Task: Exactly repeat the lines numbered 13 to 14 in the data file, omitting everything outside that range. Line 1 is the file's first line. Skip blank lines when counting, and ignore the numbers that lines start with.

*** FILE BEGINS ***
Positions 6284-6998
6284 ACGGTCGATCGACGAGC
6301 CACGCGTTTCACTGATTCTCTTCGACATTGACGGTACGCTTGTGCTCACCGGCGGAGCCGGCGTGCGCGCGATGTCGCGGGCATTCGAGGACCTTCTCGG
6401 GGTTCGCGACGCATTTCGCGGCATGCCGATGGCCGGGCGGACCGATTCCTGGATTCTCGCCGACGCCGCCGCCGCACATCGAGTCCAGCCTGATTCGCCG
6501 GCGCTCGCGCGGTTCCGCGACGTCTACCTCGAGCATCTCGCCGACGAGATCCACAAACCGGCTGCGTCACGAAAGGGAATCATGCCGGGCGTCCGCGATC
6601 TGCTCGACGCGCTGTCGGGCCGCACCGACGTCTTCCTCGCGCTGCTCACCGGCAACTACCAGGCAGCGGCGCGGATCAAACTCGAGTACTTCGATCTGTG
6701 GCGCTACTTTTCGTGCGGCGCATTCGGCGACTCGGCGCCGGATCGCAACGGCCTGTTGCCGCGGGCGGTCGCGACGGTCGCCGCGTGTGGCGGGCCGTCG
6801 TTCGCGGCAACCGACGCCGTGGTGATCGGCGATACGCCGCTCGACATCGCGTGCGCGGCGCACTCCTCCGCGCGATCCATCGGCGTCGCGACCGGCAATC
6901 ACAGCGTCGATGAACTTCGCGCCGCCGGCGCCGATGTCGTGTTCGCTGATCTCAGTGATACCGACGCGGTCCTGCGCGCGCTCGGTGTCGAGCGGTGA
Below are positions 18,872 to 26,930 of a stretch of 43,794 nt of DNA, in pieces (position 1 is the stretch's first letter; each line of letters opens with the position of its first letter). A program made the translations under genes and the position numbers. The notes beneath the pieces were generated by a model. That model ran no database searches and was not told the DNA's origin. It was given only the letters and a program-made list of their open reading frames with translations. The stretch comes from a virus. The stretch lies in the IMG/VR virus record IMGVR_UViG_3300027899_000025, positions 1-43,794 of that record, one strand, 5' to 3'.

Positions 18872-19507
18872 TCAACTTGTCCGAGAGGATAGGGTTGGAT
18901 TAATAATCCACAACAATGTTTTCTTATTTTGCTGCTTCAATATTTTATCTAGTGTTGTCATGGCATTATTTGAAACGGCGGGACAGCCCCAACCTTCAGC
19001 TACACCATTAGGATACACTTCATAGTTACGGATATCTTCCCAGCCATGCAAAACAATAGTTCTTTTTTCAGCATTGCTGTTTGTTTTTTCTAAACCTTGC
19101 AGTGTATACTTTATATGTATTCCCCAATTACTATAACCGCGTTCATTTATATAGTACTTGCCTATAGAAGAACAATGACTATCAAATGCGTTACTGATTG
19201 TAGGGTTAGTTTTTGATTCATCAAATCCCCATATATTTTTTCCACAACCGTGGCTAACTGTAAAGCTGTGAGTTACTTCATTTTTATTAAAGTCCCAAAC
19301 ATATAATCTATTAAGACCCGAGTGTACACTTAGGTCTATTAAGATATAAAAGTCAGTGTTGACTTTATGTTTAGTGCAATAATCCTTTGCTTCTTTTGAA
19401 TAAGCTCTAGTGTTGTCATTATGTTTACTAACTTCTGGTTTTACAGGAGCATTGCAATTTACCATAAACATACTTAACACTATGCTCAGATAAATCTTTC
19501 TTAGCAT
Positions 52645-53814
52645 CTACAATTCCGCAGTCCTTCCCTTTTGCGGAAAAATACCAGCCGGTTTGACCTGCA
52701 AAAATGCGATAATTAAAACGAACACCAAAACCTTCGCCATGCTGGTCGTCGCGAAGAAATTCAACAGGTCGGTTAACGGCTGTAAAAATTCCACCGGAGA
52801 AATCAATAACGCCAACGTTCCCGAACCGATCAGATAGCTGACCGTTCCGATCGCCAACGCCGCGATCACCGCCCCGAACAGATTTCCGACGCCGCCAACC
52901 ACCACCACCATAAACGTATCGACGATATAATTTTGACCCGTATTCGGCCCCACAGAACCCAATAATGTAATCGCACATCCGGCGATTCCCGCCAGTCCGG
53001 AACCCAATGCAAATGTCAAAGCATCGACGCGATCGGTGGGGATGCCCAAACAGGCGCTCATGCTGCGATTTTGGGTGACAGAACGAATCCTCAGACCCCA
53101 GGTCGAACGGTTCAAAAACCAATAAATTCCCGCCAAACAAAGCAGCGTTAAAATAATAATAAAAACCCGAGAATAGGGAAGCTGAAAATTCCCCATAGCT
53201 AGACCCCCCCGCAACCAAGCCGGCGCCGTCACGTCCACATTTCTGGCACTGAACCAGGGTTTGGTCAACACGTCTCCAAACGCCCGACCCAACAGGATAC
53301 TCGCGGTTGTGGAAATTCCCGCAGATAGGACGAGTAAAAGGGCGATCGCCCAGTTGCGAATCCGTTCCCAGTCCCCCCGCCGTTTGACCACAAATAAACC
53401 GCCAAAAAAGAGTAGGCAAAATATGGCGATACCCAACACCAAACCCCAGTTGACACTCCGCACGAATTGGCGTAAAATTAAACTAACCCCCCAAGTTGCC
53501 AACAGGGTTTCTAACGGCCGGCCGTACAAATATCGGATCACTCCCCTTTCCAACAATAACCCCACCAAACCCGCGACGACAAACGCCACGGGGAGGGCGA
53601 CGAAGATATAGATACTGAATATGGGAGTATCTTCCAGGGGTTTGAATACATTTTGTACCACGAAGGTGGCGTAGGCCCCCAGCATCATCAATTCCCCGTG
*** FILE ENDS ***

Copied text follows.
18901 TAATAATCCACAACAATGTTTTCTTATTTTGCTGCTTCAATATTTTATCTAGTGTTGTCATGGCATTATTTGAAACGGCGGGACAGCCCCAACCTTCAGC
19001 TACACCATTAGGATACACTTCATAGTTACGGATATCTTCCCAGCCATGCAAAACAATAGTTCTTTTTTCAGCATTGCTGTTTGTTTTTTCTAAACCTTGC